Many design engineers are wishing to improve signal performance when designing, testing or rolling out telemetry products fitted with 2G / GSM, 3G / UMTS or 4G / LTE wireless systems and maximising the working range of thier cellular solution. To do this we first select a suitable antenna and cable configuration for the soluiton which has already been selected and qualified for the end application.
When concentrating on the improvements in cellular signal transmission and reception in embedded design applications, similar transmission and reception rules are valid for the majority of today’s wireless systems. These include ISM bands such as 433, 868 and 2400MHz and other technologies such as WiFi, Sigfox and Zigbee / IEEE802.15.4 standards.
A cellular antenna can propagate on 700, 800, 850, 900, 1700, 1800, 1900, 2100 & 2600 frequencies. The propagation of these signal radiate in a straight line, operating in a line of sight basis. Although radio signals do bounce off and travel through certain materials, using the line of sight practice should be the first observation to make to improve signla integrity. There needs to be particular emphasis on the fact that the antenna receives or transmits the signal and not the wireless module.
Obstructions placed between the base station and antenna will absorb or bounce the signal to varying degrees. For instance a sheet of paper between a transmitting cell tower and a receiving antenna in a cellular environment would have virtually no effect, however if an antenna was inside a building or metallic enclosure, it would have a more dramatic effect. Likewise, geographic obstacles such as a hill or building between a cell tower and receiving station could block a cellular radio signal entirely.
One simple way of overcoming obstructions in a line of sight communications environment is to elevate the radiating antenna. Many of Siretta’s Wall/Mount Outdoor antennas are supplied with different lengths of cable and using a loss loss cable solution it is possible to accommodate cable runs of up to 20 metres. This will give the installer a greater scope for installing the antenna as high above the ground as possible and preferably outside of a building focussing towards an area with the best cell site coverage. It is worth noting that less cable length equals less RF loss so this should be considered when specifying cable lengths for antennas.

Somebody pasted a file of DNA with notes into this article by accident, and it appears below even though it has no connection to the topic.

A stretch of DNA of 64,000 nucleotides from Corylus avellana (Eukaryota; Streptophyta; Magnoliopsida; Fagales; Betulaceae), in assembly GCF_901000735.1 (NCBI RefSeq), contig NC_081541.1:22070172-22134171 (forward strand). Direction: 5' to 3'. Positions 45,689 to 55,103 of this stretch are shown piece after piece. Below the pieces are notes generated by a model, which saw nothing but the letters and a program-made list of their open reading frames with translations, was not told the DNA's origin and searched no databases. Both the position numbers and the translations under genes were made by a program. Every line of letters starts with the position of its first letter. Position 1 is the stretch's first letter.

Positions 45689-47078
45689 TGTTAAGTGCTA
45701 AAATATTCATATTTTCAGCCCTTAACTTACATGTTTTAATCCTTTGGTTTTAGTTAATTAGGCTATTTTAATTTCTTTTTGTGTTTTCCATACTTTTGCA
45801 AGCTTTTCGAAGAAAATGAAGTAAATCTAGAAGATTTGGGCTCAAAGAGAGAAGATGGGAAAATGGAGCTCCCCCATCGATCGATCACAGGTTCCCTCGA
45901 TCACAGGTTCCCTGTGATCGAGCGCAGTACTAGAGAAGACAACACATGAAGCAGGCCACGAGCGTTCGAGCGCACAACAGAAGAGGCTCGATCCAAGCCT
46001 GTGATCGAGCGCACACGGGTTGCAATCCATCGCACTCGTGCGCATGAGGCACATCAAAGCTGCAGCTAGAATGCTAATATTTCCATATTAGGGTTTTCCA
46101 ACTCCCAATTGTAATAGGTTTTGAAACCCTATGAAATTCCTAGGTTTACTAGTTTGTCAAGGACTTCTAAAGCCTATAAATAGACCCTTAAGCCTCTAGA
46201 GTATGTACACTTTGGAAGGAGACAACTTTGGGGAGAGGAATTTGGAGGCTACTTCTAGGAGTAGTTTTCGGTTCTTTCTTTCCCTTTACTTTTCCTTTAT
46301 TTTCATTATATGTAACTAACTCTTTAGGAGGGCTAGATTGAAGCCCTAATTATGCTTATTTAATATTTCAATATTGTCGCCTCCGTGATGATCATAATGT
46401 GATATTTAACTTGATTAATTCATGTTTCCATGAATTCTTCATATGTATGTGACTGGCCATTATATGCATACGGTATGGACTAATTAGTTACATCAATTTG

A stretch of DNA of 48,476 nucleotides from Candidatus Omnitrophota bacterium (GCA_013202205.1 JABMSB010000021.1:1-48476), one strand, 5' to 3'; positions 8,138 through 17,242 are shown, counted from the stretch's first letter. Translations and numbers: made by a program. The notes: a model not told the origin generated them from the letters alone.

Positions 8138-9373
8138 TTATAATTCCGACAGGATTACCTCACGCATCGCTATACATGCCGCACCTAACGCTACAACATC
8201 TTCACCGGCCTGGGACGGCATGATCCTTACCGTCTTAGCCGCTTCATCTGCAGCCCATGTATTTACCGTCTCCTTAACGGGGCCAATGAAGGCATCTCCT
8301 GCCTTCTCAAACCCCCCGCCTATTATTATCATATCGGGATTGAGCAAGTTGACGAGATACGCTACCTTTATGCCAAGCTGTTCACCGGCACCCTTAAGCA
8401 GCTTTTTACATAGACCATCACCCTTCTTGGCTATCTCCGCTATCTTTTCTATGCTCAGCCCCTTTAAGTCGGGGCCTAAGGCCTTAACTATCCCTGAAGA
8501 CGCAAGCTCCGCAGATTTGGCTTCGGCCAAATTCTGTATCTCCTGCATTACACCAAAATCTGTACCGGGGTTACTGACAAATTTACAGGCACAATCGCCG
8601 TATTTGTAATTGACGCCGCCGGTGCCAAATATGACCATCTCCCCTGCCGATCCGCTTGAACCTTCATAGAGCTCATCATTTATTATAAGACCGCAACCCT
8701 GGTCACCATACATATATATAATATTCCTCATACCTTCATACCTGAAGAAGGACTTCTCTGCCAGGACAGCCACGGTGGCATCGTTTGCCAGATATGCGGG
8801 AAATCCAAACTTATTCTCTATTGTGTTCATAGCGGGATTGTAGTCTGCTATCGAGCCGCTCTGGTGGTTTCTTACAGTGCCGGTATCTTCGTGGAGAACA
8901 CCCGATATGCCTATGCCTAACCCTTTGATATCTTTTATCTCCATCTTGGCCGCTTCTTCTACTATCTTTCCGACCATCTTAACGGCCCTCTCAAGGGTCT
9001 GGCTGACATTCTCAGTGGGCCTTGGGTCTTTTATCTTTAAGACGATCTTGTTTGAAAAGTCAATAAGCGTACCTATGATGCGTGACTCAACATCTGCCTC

When specifying an office or base station antenna, the engineer needs to ensure that the antenna, cable and connector configuration is of 50 Ohm impedance and the cable length is optimised for the site. Co-axial cable has differing levels of RF loss depending on the type of cable selected so it is advisable to have enough for the installation without too much surplus. Although installations vary from site to site, this can be overcome in the field by ensuring installers have carried out site surveys and have extension leads to allow for routing. These can be added or taken off at the discretion of the installing engineer. Similarly, care should be taken when fitting inter series RF adapters or link cables in line. Each adapter fitted inline to a cable increases the RF losses and reduces the overall system performance.
Regarding RF loss, the higher the operating frequency, the greater the loss per metre. In the United Kingdom, there are a number of bands available for use in cellular communication and as a result it can be possible to improve the enitre system performance by simply moving to a lower frequency. On the 2G / GSM network operating on the 900MHz band it is possible to transmit at 2 Watts whilst on the 1800MHz frequency it is possible to operate at 1 Watt. With a 2 Watt 900MHz system operating on twice the power, the working range will be significantly enhanced over an 1800MHz operating at 1 Watt.
Lower frequencies have longer wavelengths and as such distances between sequential crests of a sine wave are further apart, which mean that they are able to travel further. Therefore network operators who transmit on low frequcnies benefit the end user by being able to transmit over a greater distance and provide network coverage to more rural areas with less infrastructure. Higher frequency cellular bands are good in an urban environment with multiple cell sites as they are able to offer a higher transmission bandwidth to the connected devices within the same environment.
With most businesses designing and installing cellular equipment in to the field, the last factor to be considered is the cost of airtime and this is usually selected based on a commercial decision largely influenced by price. It is at this point where careful consideration should be given to the network operator and their service offering. Depending on the end application it may be necessary to consider looking at an alternative airtime provider which operates on a lower frequency band if reliable communication is required in remote rural areas.
Whilst each of these individual criteria is an important factor on its own, to ensure a reliable communication platform that operates effectively, you must consider all of these factors together and ensure that each element is chosen for the end application. This will ensure that you have a system which out performs expectations and operates reliably in the field with reduced downtime and costs whilst improving system performance.